Okay, I know it might seem this has already been beaten to death but, hear me out. I am including a fairly good password strength algorithm for my app for users on sign-up. This one, which I've copied (with minor adjustments). I also want to give a ROUGH metric in addition to the strength tester. I want to calculate and communicate users' password entropy by cost to crack in the same way 1Password has here. I think this can communicate well to users in a way that is real to them.
Here is a common problem which leads to my question, password entropy. I will give users a switch to flip, whether the password is human-created or machine random. Now machine random has its own set of entropy calculation issues such as whether it is a totally random sequence, is it a symbol-separated word sequence chosen from a 307,111 word list, etc, etc. I've got that covered. The trouble is some human passwords seem stronger than machine crypto random:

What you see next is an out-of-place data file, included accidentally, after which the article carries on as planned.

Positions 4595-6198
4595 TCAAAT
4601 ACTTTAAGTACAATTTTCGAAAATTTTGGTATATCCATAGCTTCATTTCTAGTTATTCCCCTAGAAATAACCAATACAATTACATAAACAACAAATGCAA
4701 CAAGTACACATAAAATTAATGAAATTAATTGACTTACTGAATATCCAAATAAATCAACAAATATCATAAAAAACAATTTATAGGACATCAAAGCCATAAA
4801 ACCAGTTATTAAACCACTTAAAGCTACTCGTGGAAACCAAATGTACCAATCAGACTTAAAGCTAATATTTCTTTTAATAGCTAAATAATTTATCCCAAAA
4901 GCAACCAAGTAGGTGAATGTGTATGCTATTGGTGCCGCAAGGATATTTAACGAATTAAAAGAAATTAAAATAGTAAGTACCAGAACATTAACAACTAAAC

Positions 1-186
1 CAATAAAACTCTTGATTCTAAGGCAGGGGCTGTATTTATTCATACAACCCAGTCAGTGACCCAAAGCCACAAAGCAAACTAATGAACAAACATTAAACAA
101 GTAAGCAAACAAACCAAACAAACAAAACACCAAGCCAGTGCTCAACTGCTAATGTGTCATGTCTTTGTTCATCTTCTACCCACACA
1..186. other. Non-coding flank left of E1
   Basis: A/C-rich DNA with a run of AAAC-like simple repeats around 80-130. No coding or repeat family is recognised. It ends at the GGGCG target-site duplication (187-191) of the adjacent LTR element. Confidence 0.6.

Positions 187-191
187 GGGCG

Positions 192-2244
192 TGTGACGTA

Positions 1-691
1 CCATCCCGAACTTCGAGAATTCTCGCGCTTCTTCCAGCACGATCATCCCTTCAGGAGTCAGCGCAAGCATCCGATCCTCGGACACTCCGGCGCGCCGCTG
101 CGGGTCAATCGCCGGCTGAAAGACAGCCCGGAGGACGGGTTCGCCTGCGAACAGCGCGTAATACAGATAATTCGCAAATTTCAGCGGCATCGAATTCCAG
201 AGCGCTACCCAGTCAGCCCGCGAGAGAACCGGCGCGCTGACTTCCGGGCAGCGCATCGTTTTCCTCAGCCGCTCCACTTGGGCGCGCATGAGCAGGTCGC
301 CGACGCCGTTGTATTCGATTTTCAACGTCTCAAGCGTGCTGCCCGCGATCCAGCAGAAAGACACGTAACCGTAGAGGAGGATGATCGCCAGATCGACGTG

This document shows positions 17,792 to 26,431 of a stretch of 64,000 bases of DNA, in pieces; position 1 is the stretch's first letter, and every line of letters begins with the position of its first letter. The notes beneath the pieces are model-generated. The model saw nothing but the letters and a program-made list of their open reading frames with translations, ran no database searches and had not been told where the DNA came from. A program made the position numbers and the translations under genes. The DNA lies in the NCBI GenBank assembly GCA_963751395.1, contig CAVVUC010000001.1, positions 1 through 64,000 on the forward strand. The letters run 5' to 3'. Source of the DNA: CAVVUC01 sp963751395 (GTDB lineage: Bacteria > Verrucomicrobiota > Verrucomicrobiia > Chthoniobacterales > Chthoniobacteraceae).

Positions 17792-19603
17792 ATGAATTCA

Issue with standard password entropy calc methods:
1Password machine random - rmrgKDAyeY = 57.37 bits entropy
Human created non-random - isAwtheSUN = 57.37 bits entropy
Obviously, this would not be a good estimation...
I tried using
log(pow(2500, 4))/log(2) => 4 words, 2500 possible combinations based on people using easier-to-remember words, as a percentage of the average human vocabulary of about 20,000 and this gave a resulting entropy of 45.15. This seems pretty reasonable. But I need to hear from the pros and looking for other ideas.
What metrics could be used to calculate human-created passwords so the result is much less secure looking than machine randoms?
Keeping in mind I'm after entropy only so to give users a cost-to-crack estimate. I know nobody but us cares about entropy.
beach mommy tray zen(about 50 bits of entropy) as "weak", while it has roughly the same strength as 8 random ascii characters (including punctuation).
beach mommy tray zenand
beach-mommy-tray-zenare completely equivalent from a security perspective.
19450706an eight-digit random number generated using a cryptographic-quality RNG (very high entropy), or is it my birthday (very low entropy)? What's the entropy if it's the date of an event of personal significance? Historical significance? On the other hand, does your threat model consider targeted attacks? A birthday may have very low entropy w.r.t. a targeted attack while being equivalent to ~5-6 genuinely random digits for an untargeted attack.